New rules to alter EU regulations for public sector procurement have been debated by MPs in order to help UK security.
The Procurement Bill, which is at the report stage in the House of Commons, makes it easier for UK firms get contracts for government-procured goods and services.
The market is worth £300bn a year.
A statement said: “The reforms proposed in the Bill will help mainstream innovation and innovative practices, improve the quality and efficiency of public services, and drive growth locally and nationally.
“The Bill also introduces new rules to help the government procure in emergency situations to ensure that contracting authorities can act quickly and transparently to buy vital goods.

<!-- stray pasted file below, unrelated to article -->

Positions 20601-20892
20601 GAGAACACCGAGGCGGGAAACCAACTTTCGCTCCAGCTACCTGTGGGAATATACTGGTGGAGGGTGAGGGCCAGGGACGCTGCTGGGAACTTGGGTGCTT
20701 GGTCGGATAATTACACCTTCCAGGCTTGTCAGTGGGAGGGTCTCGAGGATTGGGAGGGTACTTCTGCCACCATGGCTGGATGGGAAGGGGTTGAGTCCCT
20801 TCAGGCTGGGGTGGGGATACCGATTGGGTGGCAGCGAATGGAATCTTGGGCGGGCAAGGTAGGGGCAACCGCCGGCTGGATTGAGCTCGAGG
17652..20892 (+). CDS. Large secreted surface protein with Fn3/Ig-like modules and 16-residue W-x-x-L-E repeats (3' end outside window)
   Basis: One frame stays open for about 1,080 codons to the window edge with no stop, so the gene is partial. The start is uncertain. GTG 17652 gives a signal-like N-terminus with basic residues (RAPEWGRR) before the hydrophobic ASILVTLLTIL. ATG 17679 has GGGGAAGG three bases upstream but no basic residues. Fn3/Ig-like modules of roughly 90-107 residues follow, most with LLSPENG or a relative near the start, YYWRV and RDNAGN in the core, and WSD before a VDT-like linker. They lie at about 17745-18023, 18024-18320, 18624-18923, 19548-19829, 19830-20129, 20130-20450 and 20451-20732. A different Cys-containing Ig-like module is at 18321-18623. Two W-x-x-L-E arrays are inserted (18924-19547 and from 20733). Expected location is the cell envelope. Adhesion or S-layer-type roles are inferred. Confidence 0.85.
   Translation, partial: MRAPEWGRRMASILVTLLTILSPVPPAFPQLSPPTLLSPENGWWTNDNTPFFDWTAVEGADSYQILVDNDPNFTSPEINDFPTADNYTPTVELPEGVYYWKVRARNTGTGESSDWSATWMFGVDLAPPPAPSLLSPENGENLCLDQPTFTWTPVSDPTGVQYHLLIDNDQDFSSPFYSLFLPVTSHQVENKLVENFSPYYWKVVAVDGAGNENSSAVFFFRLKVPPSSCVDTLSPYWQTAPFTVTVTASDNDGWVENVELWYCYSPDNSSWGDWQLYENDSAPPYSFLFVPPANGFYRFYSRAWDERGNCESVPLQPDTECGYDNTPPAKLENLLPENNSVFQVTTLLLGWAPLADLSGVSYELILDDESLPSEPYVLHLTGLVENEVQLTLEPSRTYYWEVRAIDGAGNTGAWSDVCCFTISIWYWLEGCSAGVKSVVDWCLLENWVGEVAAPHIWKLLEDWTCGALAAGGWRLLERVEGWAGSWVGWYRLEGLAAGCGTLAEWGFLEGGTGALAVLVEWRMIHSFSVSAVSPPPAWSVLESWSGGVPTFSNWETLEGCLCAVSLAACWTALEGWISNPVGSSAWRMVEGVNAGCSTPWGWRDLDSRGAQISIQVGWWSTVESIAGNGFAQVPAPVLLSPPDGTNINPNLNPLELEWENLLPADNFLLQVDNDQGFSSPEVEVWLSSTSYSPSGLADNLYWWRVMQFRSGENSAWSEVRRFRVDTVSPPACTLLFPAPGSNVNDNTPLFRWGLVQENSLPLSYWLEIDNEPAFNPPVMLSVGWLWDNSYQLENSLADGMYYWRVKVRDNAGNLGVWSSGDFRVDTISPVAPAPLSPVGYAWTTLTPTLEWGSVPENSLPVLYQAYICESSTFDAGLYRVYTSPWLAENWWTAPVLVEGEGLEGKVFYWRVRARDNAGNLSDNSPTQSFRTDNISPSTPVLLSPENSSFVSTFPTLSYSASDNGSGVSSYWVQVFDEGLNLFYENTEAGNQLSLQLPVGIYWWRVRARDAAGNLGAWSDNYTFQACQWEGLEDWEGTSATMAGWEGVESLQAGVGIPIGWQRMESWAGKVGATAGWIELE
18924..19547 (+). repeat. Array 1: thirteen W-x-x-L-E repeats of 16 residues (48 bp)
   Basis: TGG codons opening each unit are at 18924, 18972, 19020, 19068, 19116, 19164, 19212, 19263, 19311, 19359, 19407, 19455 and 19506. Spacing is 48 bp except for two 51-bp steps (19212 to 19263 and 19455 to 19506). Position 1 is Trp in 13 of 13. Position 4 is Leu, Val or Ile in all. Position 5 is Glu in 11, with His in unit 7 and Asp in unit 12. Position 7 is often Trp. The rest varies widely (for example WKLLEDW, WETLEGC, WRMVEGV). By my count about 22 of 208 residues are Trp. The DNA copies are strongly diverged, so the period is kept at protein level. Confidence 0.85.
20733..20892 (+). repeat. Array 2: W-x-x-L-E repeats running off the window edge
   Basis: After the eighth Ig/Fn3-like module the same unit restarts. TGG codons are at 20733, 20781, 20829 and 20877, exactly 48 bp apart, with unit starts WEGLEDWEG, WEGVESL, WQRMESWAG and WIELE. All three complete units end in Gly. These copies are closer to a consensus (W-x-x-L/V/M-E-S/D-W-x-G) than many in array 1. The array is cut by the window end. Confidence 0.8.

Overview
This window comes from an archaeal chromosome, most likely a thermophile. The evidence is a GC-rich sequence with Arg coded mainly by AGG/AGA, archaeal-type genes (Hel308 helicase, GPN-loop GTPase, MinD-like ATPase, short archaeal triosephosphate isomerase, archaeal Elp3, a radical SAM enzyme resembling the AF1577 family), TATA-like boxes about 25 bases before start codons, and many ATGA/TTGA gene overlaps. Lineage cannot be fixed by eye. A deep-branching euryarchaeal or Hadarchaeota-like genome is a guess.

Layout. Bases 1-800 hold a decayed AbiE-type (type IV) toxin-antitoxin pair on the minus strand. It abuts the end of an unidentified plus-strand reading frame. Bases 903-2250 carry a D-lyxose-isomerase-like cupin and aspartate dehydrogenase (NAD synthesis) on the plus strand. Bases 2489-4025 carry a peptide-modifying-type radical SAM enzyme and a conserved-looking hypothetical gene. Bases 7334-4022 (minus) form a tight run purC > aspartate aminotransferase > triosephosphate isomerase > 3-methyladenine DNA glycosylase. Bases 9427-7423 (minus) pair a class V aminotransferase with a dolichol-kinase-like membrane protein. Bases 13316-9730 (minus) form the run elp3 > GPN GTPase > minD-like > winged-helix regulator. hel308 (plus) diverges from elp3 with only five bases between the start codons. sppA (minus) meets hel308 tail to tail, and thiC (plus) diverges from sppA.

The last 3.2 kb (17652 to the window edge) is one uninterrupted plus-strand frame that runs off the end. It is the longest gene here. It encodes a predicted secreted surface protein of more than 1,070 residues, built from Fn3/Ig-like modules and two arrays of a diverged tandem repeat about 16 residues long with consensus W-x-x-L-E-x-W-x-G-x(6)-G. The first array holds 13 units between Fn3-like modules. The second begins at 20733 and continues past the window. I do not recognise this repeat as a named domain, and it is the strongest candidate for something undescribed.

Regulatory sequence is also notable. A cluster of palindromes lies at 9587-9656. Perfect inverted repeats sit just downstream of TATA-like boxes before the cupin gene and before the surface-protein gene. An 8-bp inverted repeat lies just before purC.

“The simpler and more flexible rules take advantage of freedoms now that Britain has left the EU, as well as strengthening the ability to exclude suppliers who may have previously underperformed on government work.”
Minister for the Cabinet Office and Paymaster General Jeremy Quin said: “Protecting the nation’s security has always been the government’s number one job.
“These new measures will protect our sensitive sectors from companies which could threaten national security and are a firm deterrence to hostile actors who wish to do Britain harm.
“This builds on the robust rules within the Procurement Bill to hold suppliers to account and ensure that the taxpayer is protected.”